Soy Allergy

Soy Allergy

A soy allergy is when your body reacts to soy protein. Soy protein is a product of soybeans and it’s in many foods. If you are allergic to soy, your immune system will react anytime you come in contact with it.

Soy Allergy Symptoms

Symptoms usually happen within minutes or hours. They may include:

  • Tingling
  • Hives or itching
  • Swelling of lips, mouth, or other body parts
  • Wheezing
  • Belly pain, nausea, or vomiting
  • Red skin

If you have more serious allergy symptoms, you may have a severe reaction called anaphylaxis. It needs immediate care. Signs of anaphylaxis include:

  • Trouble breathing
  • Shock and a severe drop in blood pressure
  • Rapid heart rate
  • Dizziness, lightheadedness, or blacking out

If you or someone you know has signs of anaphylaxis, call 911. It’s a medical emergency.

Soy Allergy Causes and Risk Factors

Allergies happen when your immune system overreacts to something. If you have a soy allergy, soy proteins trigger your immune system to react. This will happen anytime your immune system is exposed to this protein.

Part of this reaction is a release of chemicals including histamines. These chemicals cause your symptoms.

Some things make soy allergy more likely. They include:

  • Family history of allergy to soy or other foods
  • Young age
  • Allergies to other foods such as wheat, beans, or milk 

Soy Allergy Diagnosis

If you think you have a soy allergy, your doctor can test for it. They may recommend these tests:

  • Skin test. Your doctors will prick your skin with a needle that has a small amount of soy protein. If you are allergic, your skin will make a bump in that spot.
  • Blood test. Your doctor can draw blood to measure your immune response to soy protein.
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Soy Allergy Prevention

If you have a soy allergy, you need to do more than skip soy sauce and tofu. Soybeans are a big part of processed foods, too.

Do these things to protect yourself or your child from an allergic reaction:

  • Always read labels. In the U.S., “soy” must be listed on the label if it’s in a food.
  • Be careful at restaurants. Even if you order a soy-free dish, you could still be exposed because the ingredient is used so often in foods from Asian cultures. A cook might use the same utensil on soy and non-soy dishes. Explain that you need to be sure your food doesn’t touch soy in any way.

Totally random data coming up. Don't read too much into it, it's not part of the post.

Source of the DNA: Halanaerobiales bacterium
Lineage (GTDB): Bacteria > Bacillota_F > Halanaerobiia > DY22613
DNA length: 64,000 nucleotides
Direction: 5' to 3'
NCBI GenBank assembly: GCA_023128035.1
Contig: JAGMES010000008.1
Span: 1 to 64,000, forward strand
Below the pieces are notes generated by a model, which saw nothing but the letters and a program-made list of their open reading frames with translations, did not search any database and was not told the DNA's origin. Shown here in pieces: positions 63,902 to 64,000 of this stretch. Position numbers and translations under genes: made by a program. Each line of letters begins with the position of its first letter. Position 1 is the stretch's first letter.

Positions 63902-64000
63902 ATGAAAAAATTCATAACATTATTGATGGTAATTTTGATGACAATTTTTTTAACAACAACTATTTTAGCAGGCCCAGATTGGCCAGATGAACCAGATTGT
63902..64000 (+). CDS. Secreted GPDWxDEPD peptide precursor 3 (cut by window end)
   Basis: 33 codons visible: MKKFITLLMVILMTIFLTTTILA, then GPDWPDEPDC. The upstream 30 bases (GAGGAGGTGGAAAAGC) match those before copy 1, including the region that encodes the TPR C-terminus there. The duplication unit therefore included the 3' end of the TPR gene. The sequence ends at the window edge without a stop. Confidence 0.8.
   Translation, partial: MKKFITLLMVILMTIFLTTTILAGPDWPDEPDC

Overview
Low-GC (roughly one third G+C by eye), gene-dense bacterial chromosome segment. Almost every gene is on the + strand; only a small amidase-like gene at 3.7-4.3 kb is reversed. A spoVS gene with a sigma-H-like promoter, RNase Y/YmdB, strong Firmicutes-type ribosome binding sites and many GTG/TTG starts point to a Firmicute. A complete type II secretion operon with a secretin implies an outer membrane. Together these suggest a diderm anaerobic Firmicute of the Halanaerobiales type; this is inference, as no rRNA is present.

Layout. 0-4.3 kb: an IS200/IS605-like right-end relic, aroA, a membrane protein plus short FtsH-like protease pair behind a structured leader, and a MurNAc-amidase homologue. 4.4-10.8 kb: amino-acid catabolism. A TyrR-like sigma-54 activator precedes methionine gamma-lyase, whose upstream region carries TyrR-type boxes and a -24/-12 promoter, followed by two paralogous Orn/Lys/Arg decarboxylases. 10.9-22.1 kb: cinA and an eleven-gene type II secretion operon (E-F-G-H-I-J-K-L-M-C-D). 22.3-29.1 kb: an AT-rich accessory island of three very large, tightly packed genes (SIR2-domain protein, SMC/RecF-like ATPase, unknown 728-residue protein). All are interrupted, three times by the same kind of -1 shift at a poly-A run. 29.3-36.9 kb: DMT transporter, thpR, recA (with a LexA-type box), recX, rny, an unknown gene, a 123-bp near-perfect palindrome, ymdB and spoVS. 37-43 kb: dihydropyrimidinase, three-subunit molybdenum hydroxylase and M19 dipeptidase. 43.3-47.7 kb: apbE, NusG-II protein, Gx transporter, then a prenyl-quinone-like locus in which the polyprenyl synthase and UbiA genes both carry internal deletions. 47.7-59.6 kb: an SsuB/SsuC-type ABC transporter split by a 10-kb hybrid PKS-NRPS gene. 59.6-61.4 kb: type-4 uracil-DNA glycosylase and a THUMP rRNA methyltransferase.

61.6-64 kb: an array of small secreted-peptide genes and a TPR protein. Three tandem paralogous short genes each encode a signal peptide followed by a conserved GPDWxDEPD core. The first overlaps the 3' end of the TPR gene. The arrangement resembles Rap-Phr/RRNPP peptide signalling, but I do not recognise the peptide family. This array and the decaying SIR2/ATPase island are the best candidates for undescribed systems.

• Ask your doctor about soy oil and lecithin. Most people with soy allergies can handle highly refined soy oil. The same goes for soy lecithin, which is often used in chocolate candy, peanut butter, and margarine. Avoid cold-pressed, expelled, or extruded soy oil — sometimes called gourmet oils. These ingredients are different and aren’t safe to eat if you’re allergic to soy. Your doctor or an allergist can help you figure out which are OK for you.

Soy foods to stay away from

If you have a soy allergy, do not eat these foods:

  • Edamame
  • Miso
  • Natto
  • Soy sauce and shoyu sauce
  • Soy-based fiber, flour, grits, nuts, or sprouts
  • Soy-based milk, yogurt, ice cream, or cheese
  • Soy protein
  • Tamari
  • Tempeh
  • Teriyaki sauce
  • Textured vegetable protein (TVP)
  • Tofu

Foods that may contain soy

These foods may have soy:

  • Baked goods (breads, cookies, and crackers)
  • Canned broth and soup
  • Canned tuna and meat
  • Cereals
  • Frozen dinners
  • High-protein energy bars and snacks
  • Ice cream
  • Infant formula, baby foods, and cereals
  • Low-fat peanut butter
  • Meat substitutes
  • Processed meats, like deli meats
  • Salad dressings, mayonnaise, gravy, and sauces
  • Vegetable oil
  • Worcestershire sauce
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Other names that may mean soy ingredients

You may want to skip any products with these names on their ingredient lists. 

  • Glycine max
  • Hydrolyzed vegetable protein (HVP)
  • Mono-diglyceride
  • Monosodium glutamate (MSG)

If you see an ingredient you aren’t familiar with, follow a simple rule: When in doubt, look it up. You can email the maker of the product if you’re still not sure about something.


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